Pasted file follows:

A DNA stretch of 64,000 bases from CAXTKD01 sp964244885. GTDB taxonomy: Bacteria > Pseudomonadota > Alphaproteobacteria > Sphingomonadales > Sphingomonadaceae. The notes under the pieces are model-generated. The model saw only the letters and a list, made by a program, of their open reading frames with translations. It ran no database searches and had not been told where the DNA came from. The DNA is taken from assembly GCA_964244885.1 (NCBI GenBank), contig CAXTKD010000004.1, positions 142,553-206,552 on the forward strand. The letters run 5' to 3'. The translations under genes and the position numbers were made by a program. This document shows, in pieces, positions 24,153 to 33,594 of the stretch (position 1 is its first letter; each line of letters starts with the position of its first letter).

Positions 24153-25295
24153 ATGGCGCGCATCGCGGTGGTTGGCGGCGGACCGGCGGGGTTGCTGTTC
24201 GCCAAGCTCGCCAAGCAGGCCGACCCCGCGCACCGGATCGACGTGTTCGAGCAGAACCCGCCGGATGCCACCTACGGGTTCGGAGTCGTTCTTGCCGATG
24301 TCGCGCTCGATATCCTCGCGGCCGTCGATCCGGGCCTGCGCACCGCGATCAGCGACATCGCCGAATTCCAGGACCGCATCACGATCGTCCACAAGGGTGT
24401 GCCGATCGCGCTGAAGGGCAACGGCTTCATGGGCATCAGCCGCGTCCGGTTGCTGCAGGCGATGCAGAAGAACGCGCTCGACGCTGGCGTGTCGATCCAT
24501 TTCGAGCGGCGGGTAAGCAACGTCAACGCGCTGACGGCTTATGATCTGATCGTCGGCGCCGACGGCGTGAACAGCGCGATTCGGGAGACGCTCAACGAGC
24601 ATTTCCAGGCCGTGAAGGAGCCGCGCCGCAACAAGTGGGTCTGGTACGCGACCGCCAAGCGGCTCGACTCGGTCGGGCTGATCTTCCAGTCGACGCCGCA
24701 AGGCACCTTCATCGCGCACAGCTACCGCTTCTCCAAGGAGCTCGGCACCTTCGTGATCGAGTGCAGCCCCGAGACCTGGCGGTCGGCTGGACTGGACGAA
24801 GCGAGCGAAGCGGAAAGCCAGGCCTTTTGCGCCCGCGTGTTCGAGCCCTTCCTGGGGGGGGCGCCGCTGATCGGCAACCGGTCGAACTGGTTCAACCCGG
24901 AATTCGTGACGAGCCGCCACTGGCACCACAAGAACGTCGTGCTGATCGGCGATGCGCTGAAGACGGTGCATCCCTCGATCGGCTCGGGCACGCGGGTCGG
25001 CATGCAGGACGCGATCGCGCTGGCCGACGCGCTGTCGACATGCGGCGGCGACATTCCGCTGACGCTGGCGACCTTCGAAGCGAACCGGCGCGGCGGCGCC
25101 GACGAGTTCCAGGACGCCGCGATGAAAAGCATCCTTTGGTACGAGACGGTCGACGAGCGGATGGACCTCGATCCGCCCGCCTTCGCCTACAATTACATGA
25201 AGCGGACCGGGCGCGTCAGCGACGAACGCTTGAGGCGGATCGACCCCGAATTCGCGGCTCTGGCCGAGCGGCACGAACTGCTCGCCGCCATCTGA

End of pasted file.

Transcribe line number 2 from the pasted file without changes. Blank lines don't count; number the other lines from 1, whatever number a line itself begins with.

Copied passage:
Positions 24153-25295